I've studied a number of different "learn Korean" series and various other learn Korean books over the years, but found that they all deliver less than advertised. That said, I haven't found many that were absolutely worthless so long as they were used only as a supplement to other active study, but I have never met anyone who learned more than a few basic expressions solely by studying language books. I have not had the opportunity to examine "Teach Yourself Korean" but reviews can be found here REVIEWS on AMAZON
or just search Amazon and look under the reviews.
As mentioned in some of the reviews, the author's use of romanization to express Korean pronunciation is a point of contention. I speak from experience when I say if you rely on romanization to read and learn Korean your pronunciation will usually be way off, and it also takes longer to learn how to read the romanization correctly than it does to just learn the Korean alphabet. If you really want to learn Korean you should begin with the Korean writing system called "Hangul," which is actually not that difficult to learn because the writing system is very logical and efficient -there are only 24 basic letters in Hangul.
Difficulties I encountered with regard to Korean language self-study books:
* Because written text is merely a symbol of living language I could not properly learn pronunciation and intonation from text; however, use of audio media in recent years has greatly reduced this handicap.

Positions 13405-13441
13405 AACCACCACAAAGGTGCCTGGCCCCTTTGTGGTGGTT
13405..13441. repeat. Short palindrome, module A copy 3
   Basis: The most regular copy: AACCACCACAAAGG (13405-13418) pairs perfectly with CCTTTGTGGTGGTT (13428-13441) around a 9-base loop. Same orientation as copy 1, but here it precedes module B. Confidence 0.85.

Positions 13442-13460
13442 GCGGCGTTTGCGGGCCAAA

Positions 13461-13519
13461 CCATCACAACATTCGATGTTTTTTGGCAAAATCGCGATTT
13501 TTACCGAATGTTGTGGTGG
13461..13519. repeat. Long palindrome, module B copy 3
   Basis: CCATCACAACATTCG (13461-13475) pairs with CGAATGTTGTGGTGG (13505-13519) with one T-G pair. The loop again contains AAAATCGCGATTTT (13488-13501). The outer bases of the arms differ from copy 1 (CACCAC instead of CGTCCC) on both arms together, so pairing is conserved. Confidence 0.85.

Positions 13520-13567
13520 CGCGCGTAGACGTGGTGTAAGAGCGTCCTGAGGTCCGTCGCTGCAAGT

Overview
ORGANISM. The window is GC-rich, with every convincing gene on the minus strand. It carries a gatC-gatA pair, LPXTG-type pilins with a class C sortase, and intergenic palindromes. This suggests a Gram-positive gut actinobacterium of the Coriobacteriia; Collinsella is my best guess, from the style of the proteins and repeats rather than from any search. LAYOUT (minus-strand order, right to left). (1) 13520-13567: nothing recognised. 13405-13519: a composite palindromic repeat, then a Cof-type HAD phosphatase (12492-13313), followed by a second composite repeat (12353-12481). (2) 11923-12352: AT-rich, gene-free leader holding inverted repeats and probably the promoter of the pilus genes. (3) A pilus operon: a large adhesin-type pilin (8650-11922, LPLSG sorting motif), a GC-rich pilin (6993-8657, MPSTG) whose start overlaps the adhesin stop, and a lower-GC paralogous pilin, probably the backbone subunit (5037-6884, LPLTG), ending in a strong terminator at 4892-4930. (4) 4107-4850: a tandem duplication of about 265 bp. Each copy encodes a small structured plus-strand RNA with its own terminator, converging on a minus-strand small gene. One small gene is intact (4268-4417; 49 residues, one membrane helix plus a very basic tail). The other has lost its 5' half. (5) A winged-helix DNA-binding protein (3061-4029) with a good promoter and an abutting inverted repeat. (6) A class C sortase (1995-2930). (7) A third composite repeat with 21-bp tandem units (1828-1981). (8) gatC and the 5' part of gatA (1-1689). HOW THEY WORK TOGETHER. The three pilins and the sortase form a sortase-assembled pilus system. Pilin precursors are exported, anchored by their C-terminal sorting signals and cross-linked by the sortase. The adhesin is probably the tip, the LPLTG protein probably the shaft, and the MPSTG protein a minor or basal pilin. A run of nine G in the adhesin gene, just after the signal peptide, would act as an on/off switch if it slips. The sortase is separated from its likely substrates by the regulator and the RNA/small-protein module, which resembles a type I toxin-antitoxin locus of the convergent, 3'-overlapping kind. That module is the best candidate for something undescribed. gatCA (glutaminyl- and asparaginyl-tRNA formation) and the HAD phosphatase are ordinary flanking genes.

* There was no effective means to have my questions answered.
* Books often locked me into looking for certain patterns of speech; when I heard the same words combined differently in real-life situations I had trouble understanding the speech patterns.
* Books did not effectively motivate or encourage me like a real-life language partner/ teacher is able to do.
* Slang, speech habits, and styles of speech are never adequately covered.
So, my final recommendation is to use a wide a variety of learning tools, and as much interactive media as possible, in conjunction with your encounters with native speakers. Beware of books or CD packages that claim to be "easy" or "fun" or "dynamic" and that you will "master Korean in 48 hours;" usually the exact opposite is true.
I think "Yonsei Korean" is one of the most comprehensive Korean language series on the market, but certainly not the most fun to study. http://book.interpark.com/display/colle ... esNo=37719
I also liked 배우기 쉬운 한국어 - Easy to Learn Korean 시리즈 (성균관대학교출판부)
very much. A local Korean bookstore could easily order them for you but I think you might have a difficult time obtaining them yourself. http://book.interpark.com/display/colle ... iesNo=9316
book 1: 9788979865691 (8979865694)
book 2: 9788979865707 (8979865708)
book 3: 9788979865714 (8979865716)
book 4: 9788979865721 (8979865724)
book 5: 9788979865738 (8979865732)
book 6: 9788979865745 (8979865740)
These books are quite meaty and come with CDs
Better yet, take a trip to Korea and stop by Kyobo bookstore in Seoul's Gwang Hwa Moon and examine the books first hand --if you ask anyone in Seoul or any taxi drive to take you to Kyobo bookstore in Gwang-hwa-moon you will end up in the right place.
Good luck with your studies there in South TX
George aka Younghoon -- fellow student of Korean